Among ICCO’s partners and projects in Israel are:

  • Ittijah – one of the most radical Israeli-Arab groups. It was an ICCO-partner until the end of 2010. In 2003-2004, the ICCO provided the group with over €125,000. Due to the ICCO’s lack of transparency and Ittijah’s failure to file required annual reports with the Israeli Registrar of Non-Profits, further details are publically unavailable.

The organization’s rhetoric and activities are characterized by demonization and hate-speech. It was a leader in attacks against Israel during the 2001 Durban Conference NGO Forum. During the Gaza war, an Ittijah email claimed, “the IDF is turning Gaza into kind of an extermination camp, in the full sense of the word and with the full historical relativity.”

Ittijah Director Ameer Makhoul was sentenced to nine years in prison in January 2011 for being a Hezbollah spy. In a joint press release, the ICCO, Oxfam Novib and Cordaid attacked the legitimacy of the Israeli justice system for convicting Makhoul, despite substantial physical evidence, and even though he “took responsibility for his actions.”

  • Alternative Information Center (AIC) for a “Democratization and conflict transformation” project. ICCO declares that AIC has been a partner for many years and “will remain so.” Co-founder of AIC, Michael Warschawski asserts that “one has to unequivocally reject the very idea (and existence) of a Jewish state, whatever will be its borders.” (The Haifa Conference for the Right of Return, June 2008). AIC has accused Israel of “ethnic cleansing,” and has published articles minimizing the actions of convicted Hezbollah terrorist and child murderer Samir Kuntar (freed in the 2008 exchange with Hezbollah).
  • Coalition of Women for Peace  (CWP) for its “Who Profits From the Occupation” BDS project. This anti-Israel website, which was “initiated in response to the Palestinian call for boycott, divestment and sanctions (BDS) on Israel,” identifies corporations to target with anti-Israel divestment. CWP regularly uses demonization rhetoric, such as referring to the security barrier as “The Apartheid Wall.”
  • Zochrot for its Nakba Project. Zochrot is fringe and radical Israeli NGO that campaigns for the Palestinian “right of return” and to “raise awareness” about “the Nakba (catastrophe),” rejecting the legitimacy of the establishment of the State of Israel. A statement on the Zochrot website explainss: “Allowing the right of return will change the demographic balance in Israel and the Israeli state would not continue to exist in its current form. I believe that in this new state life would be better for both Palestinians and Israelis living in this land.” ICCO awarded Zochrot with a three-year grant; the exact amount is not disclosed.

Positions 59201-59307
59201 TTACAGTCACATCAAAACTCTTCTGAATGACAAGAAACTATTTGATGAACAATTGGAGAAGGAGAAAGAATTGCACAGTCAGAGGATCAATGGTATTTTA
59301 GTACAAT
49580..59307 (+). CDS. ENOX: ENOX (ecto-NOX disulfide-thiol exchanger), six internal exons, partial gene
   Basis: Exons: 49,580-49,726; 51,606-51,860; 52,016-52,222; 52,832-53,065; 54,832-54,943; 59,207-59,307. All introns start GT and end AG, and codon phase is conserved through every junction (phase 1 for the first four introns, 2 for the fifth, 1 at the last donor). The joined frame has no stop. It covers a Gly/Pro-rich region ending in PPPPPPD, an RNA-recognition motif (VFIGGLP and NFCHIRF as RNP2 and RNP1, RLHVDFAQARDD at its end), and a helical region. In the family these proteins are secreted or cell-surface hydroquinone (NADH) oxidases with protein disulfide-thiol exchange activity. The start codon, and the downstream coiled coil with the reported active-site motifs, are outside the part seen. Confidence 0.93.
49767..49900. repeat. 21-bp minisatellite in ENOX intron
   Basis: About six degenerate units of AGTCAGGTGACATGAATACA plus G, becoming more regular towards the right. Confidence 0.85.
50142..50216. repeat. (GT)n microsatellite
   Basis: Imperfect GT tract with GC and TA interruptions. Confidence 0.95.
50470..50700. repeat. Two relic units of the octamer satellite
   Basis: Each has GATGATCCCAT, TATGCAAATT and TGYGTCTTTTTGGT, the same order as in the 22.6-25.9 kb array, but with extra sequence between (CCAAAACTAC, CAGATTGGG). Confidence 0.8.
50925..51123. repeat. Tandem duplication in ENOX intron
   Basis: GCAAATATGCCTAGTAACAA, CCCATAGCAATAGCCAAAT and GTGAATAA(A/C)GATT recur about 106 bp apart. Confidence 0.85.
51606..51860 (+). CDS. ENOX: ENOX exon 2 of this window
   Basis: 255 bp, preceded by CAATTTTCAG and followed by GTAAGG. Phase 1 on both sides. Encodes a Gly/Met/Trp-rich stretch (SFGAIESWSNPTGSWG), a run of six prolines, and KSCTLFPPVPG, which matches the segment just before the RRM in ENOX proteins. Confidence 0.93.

• Breaking the Silence (BtS) – for “Preserving Freedom of Expression for Breaking the Silence.” ICCO does not provide details about this funding, but NGO Monitor research shows that BtS received €67,100 in 2008 and 2009.
  • Public Committee Against Torture in Israel (PCATI), for an “emergency relief” fund: “In this specific emergency aid project they [PCATI] want to assist the Palestinians who have been captured during the war for Gaza. They are a vulnerable group, because they are defined as Hamas fighters, and maybe they are” (emphasis added). The project received €15,000 from ICCO and KIA and an additional €15,000 solely from ICCO. No information about this project is available on PCATI’s website.

ICCO lists fifteen projects and partners in the “Occupied Palestinian Territory,” including:

  • Addameer for “legal aid”. ICCO has supported Addameer for the “past five years.” This NGO refers to the Israeli army as the “Israeli Occupying Forces,” and accuses Israel of “collective punishment” and a “policy of using Palestinian prisoners as pawns to achieve political and military gains.” Without providing a source for its information, Addameer told the Goldstone Commission that, since 1967, 750,000 Palestinians have been detained by Israel (or 18,000 unique detainees each year – a statistically absurd claim).
  • BADIL for a project for “recognition of Palestinian refugees’ rights”, falsely claiming that “BADIL’s work is thus based upon international law.” As noted above, this NGO has been involved with antisemitic incidents, as well as demonizing language, such as: “Israel’s colonial apartheid regime,” “state-sponsored racism,” and “systematic ethnic cleansing.” In 2010, BADIL rejected the “Roadmap for Peace”.
  • EI is funded by ICCO despite criticism from the Dutch Minister of Foreign Affairs. As noted above, EI supports BDS and repeatedly uses rhetoric that demonizes Israel. While the group is based in the United States, it is listed by the ICCO website under the “Occupied Palestinian Territory.”